When you were leading public seminars, what were some of the more unusual or interesting places you worked?
I ran a workshop in the National Motorcycle Museum in Birmingham, England, gave a keynote for 300 at the Melbourne (Australia) Convention and Exhibition Centre, and even conducted a course in what was basically a bus station. You name the venue; I’ve probably been there at some point.
How has your work in tourism helped you in the learning and development arena?
When I direct tours, I have up to 50 guests with me for several weeks at a time. I have to find new and creative ways to engage the same audience day in and day out. When sharing information on the places visited, I combine statistics, stories, humor, music and more. It’s what inspired my love of teaching and storytelling.
This unique leadership role taught me a lot about group dynamics, managing others, and the importance of clear and effective communication. Whether explaining things to my tourists, making arrangements with a supplier, or coordinating with the driver, the only way to stay on target and on schedule is through good communication. I also learned to deal with all types of different, and sometimes difficult, people.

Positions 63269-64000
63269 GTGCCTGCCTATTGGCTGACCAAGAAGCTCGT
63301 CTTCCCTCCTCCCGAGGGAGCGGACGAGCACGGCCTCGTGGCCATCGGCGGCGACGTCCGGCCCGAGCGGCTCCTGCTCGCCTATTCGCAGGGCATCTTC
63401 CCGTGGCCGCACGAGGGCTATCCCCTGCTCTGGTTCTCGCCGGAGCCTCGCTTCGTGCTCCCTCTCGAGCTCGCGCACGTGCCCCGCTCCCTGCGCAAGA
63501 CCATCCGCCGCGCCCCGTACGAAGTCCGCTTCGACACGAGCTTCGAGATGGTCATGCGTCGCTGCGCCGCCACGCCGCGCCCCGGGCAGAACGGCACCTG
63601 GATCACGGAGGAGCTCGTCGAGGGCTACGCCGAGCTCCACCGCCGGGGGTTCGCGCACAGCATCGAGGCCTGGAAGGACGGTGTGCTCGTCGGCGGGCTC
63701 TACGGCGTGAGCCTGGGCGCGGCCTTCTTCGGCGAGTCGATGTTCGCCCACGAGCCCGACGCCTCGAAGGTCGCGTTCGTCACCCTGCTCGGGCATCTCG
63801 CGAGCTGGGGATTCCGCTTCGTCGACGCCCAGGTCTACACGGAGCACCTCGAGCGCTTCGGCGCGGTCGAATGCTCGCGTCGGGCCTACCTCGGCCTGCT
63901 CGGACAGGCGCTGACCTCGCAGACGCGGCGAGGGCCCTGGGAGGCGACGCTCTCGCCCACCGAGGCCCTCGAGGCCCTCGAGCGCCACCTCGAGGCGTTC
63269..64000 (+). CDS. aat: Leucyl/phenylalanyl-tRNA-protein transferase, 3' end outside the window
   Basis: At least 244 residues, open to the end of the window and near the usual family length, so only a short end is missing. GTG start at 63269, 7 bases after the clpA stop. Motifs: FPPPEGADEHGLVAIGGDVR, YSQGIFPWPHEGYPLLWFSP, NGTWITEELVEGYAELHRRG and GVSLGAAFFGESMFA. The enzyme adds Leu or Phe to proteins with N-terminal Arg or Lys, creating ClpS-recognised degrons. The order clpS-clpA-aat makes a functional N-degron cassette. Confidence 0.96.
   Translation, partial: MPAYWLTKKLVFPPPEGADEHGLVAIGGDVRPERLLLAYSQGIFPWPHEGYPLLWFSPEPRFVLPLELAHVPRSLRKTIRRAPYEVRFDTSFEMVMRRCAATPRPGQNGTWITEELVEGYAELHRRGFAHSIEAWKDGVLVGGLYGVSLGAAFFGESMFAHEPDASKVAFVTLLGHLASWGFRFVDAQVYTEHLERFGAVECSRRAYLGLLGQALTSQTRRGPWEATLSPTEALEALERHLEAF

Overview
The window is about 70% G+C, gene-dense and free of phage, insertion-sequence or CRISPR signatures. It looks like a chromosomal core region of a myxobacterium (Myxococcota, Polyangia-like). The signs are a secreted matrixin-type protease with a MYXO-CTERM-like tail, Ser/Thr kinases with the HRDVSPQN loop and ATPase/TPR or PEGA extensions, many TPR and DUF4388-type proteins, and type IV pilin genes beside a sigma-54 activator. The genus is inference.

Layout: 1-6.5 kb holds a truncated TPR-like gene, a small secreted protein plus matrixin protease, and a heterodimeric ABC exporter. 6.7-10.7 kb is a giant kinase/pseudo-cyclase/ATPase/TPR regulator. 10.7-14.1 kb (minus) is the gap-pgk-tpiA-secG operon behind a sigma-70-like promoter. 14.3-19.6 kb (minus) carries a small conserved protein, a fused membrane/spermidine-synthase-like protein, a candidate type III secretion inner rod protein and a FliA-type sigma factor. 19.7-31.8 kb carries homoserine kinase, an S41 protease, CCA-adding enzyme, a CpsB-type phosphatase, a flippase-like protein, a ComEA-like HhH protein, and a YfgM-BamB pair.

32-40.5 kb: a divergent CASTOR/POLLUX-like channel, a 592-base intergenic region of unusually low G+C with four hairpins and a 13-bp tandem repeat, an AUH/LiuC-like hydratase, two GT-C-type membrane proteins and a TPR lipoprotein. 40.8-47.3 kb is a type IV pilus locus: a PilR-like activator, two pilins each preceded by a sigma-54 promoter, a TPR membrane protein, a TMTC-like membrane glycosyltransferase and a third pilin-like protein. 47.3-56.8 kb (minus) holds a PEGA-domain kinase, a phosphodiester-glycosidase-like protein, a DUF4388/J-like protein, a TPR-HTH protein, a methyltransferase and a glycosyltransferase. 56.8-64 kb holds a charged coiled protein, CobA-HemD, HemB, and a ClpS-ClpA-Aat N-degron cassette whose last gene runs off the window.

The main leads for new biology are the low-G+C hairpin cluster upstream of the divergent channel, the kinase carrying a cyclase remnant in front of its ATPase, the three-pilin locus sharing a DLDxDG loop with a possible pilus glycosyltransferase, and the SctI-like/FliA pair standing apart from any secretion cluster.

Time management is vital on tours. In order to avoid rush hours in cities, grab helicopter reservations in high season, or make it to the Grand Canyon before sunset, you have to be realistic in your timing and allow for the unexpected. I learned a ton about planning and scheduling, which of course are the backbone of any productivity training program.
How has your international experience influenced your work?
Growing up overseas and working abroad early in my career gave me different perspectives on how to approach people and situations. I learned that there are usually a variety of ways to look at one and the same thing and that it’s important to keep an open mind. I feel it has helped me to think outside the box.
Conducting training internationally brought awareness of different work styles and work cultures. If I got nervous about a first session in a country like Scotland or New Zealand, Canada or Wales, I quickly realized that people are just people wherever you go. Although the approaches (and accents!) often differ, the challenges they face in the workplace are somewhat universal.
What do you do for fun?
I love to spend time with family and friends, travel, watch movies, practice hot yoga, and head down to the beach for a walk, a swim, or to watch our dog Jake play in the surf.